IOAR Header. The word(s) required by an I/O device subroutine (ISS). They must be the first or the first and second words of the I/O buffer.
IPL. (See Initial Program Load.)
ISS. (See Interrupt Service Subroutine.)
ISS Counter. A counter in COMMA (word $IOCT) that is incremented by 1 upon the initiation of every I/O operation and decremented by 1 upon receipt of an I/O operation complete interrupt.
ITV. (See Interrupt Transfer Vector.)
Job. A group of tasks (subjobs) that are to be performed by the Monitor system and which are interdependent; that is, the successful execution of any given subjob (following the first) depends upon the successful execution of at least one of those that precede it.
LAC. (See Location Assignment Counter.)
LET/FLET (the Location Equivalence Table for the User Area/ the Location Equivalence Table for the Fixed Area). The disk-resident table through which the disk addresses of programs and data files stored in the User/Fixed Area may be found. On a system cartridge, LET occupies the cylinder preceding the User Area. If a Fixed Area has been defined, FLET occupies the cylinder preceding it; otherwise, there is no FLET.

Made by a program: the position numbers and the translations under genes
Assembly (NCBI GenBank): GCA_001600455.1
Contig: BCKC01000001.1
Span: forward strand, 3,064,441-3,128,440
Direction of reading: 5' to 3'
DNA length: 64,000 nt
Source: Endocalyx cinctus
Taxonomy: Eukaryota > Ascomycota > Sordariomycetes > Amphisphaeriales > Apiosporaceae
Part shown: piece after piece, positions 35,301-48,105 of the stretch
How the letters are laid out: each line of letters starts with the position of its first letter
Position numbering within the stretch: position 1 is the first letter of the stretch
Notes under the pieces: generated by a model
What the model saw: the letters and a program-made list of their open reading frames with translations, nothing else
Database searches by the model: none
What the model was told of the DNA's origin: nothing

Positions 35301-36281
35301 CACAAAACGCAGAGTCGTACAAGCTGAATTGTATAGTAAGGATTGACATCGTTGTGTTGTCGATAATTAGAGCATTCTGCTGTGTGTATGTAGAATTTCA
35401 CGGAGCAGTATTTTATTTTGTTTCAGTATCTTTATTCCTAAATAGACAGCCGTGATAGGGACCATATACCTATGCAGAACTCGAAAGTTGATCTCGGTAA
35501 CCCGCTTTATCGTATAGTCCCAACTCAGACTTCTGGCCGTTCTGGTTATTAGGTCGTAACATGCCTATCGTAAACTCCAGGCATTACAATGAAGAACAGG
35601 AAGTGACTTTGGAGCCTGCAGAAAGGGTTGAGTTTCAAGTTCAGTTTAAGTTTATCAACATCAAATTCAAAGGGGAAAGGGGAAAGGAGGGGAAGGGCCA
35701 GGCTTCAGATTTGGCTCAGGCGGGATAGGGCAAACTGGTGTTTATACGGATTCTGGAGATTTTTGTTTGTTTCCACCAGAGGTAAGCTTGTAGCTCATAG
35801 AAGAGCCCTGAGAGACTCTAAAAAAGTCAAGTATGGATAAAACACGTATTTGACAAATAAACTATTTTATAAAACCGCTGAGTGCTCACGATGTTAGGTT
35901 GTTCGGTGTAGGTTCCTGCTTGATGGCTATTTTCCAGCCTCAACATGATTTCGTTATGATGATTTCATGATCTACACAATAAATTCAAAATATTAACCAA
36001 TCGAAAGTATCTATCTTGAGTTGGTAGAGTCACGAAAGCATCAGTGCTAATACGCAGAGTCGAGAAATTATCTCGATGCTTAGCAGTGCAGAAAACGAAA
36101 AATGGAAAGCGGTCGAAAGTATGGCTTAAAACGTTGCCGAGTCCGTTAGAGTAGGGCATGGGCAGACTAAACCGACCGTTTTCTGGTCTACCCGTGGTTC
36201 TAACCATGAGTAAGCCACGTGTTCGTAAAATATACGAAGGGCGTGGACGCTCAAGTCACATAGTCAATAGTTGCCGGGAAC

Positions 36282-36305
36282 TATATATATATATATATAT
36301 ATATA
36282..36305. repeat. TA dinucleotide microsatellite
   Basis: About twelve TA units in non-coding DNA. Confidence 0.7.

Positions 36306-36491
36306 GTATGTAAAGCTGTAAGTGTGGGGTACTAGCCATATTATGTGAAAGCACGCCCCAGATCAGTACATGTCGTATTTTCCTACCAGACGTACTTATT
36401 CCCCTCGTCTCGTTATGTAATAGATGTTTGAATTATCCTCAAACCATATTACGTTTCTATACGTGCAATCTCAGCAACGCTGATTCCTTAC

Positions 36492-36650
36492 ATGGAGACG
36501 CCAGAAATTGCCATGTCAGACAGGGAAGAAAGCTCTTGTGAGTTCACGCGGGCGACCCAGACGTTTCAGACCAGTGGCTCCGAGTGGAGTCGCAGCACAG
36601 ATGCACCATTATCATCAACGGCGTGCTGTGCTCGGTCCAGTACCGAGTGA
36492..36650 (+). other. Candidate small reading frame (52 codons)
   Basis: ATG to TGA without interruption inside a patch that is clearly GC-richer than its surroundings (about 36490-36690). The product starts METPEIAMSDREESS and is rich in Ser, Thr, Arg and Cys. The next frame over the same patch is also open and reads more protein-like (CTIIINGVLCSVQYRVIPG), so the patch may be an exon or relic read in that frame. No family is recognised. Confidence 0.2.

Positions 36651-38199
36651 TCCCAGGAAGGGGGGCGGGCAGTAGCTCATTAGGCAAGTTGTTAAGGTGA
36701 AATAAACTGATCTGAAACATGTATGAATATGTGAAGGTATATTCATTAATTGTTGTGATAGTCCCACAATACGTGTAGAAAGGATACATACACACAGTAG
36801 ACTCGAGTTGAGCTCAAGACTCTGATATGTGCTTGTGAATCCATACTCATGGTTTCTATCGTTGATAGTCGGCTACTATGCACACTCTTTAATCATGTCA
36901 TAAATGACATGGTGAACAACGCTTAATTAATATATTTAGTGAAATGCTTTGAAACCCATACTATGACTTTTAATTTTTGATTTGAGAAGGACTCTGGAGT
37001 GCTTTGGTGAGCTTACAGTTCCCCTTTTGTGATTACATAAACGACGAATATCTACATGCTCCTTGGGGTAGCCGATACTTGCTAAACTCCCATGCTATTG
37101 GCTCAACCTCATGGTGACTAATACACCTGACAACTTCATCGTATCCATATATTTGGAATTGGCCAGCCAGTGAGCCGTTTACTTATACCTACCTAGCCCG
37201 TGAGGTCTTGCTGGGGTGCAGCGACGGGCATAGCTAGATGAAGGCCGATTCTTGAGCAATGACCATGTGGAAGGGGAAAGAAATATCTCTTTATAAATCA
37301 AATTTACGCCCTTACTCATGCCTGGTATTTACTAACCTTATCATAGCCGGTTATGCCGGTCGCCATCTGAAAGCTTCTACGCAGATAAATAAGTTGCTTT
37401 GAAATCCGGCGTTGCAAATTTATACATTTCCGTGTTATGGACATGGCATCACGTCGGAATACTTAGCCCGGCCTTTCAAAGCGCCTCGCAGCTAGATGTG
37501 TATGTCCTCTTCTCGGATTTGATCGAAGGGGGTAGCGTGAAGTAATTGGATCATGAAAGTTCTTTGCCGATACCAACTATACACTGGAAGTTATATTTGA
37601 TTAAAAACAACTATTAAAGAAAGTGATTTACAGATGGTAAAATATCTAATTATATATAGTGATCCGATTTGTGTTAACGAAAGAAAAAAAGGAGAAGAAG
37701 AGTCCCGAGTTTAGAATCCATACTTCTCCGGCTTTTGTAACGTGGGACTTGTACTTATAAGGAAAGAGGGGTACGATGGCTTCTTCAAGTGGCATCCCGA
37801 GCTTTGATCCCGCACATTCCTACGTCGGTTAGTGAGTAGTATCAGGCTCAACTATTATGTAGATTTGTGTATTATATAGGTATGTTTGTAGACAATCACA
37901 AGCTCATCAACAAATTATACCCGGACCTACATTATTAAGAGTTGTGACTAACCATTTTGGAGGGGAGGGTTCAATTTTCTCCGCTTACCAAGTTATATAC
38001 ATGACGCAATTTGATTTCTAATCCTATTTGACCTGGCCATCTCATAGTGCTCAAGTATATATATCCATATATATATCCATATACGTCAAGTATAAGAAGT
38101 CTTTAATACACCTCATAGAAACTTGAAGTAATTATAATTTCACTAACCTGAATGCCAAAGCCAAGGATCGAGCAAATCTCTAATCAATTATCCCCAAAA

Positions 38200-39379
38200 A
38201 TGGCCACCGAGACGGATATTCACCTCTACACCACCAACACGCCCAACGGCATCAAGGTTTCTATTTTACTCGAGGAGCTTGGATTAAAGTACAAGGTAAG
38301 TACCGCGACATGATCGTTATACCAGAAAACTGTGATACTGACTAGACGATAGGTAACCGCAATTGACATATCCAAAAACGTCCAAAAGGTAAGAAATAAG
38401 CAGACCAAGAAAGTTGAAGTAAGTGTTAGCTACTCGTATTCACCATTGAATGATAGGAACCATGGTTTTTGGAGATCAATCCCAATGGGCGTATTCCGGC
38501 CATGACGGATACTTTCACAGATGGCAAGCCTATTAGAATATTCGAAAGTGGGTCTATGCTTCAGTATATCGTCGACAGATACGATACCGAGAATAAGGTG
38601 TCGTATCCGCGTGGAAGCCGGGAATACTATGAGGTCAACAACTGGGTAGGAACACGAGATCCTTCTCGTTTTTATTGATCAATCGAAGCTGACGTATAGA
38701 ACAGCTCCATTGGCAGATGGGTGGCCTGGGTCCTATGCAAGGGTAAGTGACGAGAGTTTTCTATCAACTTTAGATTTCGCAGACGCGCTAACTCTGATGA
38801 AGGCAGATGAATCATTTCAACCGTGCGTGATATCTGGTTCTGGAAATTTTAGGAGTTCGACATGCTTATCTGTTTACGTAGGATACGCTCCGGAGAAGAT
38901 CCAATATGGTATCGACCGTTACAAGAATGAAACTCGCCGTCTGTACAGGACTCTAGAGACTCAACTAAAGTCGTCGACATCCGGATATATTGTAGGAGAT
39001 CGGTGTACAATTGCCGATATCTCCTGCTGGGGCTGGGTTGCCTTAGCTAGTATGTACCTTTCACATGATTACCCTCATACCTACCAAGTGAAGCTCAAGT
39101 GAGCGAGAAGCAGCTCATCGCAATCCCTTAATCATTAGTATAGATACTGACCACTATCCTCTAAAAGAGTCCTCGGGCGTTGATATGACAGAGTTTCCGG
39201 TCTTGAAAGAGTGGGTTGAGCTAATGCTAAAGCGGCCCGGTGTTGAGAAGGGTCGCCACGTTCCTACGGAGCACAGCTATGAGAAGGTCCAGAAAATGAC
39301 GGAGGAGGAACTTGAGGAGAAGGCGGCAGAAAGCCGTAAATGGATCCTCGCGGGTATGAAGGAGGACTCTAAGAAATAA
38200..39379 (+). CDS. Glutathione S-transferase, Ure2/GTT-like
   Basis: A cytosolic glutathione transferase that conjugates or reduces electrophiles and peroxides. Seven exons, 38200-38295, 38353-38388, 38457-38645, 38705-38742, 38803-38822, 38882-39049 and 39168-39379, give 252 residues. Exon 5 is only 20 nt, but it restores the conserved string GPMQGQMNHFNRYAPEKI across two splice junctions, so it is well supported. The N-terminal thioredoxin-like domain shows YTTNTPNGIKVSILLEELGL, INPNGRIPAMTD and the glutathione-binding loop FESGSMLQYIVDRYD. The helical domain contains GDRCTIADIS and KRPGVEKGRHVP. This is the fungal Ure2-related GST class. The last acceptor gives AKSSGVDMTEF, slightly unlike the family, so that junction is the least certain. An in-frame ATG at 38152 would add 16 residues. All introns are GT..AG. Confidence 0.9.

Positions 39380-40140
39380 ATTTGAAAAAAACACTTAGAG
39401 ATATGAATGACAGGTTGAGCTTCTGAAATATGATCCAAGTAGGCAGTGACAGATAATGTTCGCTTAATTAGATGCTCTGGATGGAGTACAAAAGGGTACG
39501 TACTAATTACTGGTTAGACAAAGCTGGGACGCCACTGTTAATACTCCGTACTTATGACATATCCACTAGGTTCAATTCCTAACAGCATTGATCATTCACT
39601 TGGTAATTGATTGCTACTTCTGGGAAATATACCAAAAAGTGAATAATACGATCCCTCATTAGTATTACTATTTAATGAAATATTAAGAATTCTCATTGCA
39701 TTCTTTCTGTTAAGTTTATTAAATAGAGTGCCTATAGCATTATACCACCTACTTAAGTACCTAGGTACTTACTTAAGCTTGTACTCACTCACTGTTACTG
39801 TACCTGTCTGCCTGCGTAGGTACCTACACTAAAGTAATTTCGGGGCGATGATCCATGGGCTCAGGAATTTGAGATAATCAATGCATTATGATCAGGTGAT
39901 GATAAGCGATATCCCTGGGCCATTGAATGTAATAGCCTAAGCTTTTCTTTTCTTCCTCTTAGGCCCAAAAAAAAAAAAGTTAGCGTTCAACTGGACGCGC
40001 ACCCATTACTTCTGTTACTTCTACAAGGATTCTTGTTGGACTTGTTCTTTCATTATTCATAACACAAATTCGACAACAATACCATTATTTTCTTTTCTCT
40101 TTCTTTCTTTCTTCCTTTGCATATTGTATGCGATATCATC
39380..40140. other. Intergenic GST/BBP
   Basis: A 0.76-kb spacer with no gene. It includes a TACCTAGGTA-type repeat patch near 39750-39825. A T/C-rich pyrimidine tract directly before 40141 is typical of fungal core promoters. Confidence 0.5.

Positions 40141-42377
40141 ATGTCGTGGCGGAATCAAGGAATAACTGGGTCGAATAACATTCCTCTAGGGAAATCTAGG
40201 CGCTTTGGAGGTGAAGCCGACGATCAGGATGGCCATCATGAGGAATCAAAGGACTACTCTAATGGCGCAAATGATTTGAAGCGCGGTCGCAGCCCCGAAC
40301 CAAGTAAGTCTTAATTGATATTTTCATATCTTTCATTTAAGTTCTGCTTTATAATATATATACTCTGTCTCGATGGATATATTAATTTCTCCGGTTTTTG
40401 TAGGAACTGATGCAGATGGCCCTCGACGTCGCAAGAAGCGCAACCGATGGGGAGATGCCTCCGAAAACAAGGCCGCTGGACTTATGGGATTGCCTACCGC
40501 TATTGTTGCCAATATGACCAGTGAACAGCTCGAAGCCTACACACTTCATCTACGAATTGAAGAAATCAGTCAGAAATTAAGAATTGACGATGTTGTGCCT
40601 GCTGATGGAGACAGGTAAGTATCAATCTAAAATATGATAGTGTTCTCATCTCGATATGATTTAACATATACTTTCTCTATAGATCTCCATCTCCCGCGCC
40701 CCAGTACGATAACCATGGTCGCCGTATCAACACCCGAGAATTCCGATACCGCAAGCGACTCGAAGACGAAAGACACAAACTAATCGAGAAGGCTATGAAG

LIBF Subroutine. A subprogram that must be referenced with an LIBF statement. The type codes for subroutines in this category are 3 and 5.
LIBF TV. The transfer vector through which LIBF subprograms are entered at execution time. See the section on the Core Load Builder for a description of this transfer vector.
Loading Address. The address at which a mainline, subprogram, core load, or DSF module is to begin. For mainlines and DSF modules, the loading address is either absolute or relative. For subprograms, it is always relative, whereas, for core loads, it is always absolute.
Load-On-Call (abbr. LOCAL) Subroutine. A subprogram in a core image program that is not an in-core subprogram.. It is read from the disk into a special overlay area in core only when it is called during execution time. LOCALs, which are specified for any given execution by the user, are a means of gaining core storage at the expense of execution time. The Core Load Builder constructs the LOCALs and all linkages to and from them.